No.15: Brazil Crumble At The Maracana (Brazil, 1950)
If there’s any moment on our list that’s most applicable heading into the 2014 World Cup, it’s perhaps this one, when Brazil last hosted the tournament 64 years ago.
Back then, the format was a little different from what we are accustomed to in the modern game. Four teams would qualify for what was a final group stage, with the winner of that eventually lifting the trophy come the end of the tournament.
But when Brazil hosted their South American rivals Uruguay in front of roughly 200,000 people—the most ever seen at a soccer match to this day—at the iconic Maracana stadium, it was in everything but name a World Cup final. If either side won the clash, then they’d lift the trophy, whilst a draw would be good enough for Brazil to win the title as they were one point ahead of their opponents.
Naturally, the Brazilians were the overwhelming favorites the secure what would have been their first ever World Cup win. The local press had already pencilled this team in as winners, with the paper O Mundo printing a picture of the Brazil side with “These are the world champions” emblazoned underneath a day before the final itself.
After all, in front of a packed Maracana against a lesser side, what could go wrong? As it happened, there was plenty:
In the subsequent years after the game, it transpired that the Uruguayan’s indulged in some rather unusual preparations for this match. Their captain Obdulio Varela bought a bundle of the aforementioned paper that had already the hosts as champions, took them back to his hotel room and encouraged his teammates to urinate over them!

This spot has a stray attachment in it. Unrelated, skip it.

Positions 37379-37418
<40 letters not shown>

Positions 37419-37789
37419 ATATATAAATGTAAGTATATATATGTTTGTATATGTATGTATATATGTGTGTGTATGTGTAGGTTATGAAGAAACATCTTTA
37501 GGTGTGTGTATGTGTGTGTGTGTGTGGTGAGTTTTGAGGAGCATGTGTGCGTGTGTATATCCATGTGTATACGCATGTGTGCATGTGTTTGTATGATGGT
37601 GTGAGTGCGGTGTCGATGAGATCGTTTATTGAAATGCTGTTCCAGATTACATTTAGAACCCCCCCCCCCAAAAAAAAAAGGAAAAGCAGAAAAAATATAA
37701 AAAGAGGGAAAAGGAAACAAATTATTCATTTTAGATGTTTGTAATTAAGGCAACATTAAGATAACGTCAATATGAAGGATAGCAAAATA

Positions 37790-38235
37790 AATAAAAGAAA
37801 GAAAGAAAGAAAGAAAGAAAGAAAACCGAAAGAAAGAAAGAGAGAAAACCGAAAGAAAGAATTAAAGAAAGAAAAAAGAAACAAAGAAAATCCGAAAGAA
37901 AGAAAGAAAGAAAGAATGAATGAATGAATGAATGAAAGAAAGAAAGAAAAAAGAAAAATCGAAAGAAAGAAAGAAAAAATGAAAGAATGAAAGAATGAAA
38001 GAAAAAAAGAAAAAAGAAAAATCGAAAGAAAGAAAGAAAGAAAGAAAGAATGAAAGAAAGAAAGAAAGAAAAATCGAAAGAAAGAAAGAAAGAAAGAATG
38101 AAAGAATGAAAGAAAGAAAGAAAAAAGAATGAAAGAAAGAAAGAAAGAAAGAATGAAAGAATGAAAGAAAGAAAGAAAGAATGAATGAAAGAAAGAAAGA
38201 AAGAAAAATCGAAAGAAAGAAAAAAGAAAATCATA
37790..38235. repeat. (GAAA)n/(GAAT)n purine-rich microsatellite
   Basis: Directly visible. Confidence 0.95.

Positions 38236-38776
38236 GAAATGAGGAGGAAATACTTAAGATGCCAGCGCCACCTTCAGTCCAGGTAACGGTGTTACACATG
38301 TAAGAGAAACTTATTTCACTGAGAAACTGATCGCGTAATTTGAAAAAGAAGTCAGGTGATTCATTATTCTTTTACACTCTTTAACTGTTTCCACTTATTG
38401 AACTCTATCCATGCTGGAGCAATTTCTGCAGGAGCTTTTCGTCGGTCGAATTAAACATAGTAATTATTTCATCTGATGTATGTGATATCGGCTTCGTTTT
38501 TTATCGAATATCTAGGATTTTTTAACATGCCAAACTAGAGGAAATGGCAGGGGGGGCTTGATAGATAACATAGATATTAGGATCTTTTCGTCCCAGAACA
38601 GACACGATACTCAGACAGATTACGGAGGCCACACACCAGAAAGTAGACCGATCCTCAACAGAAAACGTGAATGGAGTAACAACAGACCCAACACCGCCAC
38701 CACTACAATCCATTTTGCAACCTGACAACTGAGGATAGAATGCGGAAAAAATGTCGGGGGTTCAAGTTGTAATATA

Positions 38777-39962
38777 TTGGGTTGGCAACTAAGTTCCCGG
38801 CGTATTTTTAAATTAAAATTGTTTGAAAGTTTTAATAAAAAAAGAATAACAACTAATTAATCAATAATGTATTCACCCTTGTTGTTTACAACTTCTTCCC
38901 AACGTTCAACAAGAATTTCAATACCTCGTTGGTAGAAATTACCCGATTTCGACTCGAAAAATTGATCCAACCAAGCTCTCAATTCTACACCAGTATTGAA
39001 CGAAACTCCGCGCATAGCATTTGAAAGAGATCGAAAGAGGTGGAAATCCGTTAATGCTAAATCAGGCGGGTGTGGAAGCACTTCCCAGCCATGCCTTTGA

Not that it seemed to inspire this team, quite the opposite in fact. Some of the Uruguayan players were unable to cope with the Maracana atmosphere prior to the match; their inside-right Julio Perez actually wet himself with nerves during the playing of the national anthems.
But the team rallied and overcame all the odds to secure what was their second World Cup triumph. It was a classic example of what the Uruguayan people refer to as the “garra”—an unshakeable fighting spirit and will to win against all odds.
For the Brazilians, it was a case of a team thinking the hard work had already been done and subsequently they took their eye off the ball. The notion that the World Cup was already secured by the press and the public clearly manifested itself in the form of complacency amongst the players and the Uruguayans capitalized.
Ahead of another World Cup on Brazilian soil, the current crop of stars must avoid making the same mistakes as the class of 1950. And if anyone begins to get ahead of themselves, perhaps they should take a look at what happened in their own backyard 64 years ago.
Find out the top 25 most exciting World Cup moments.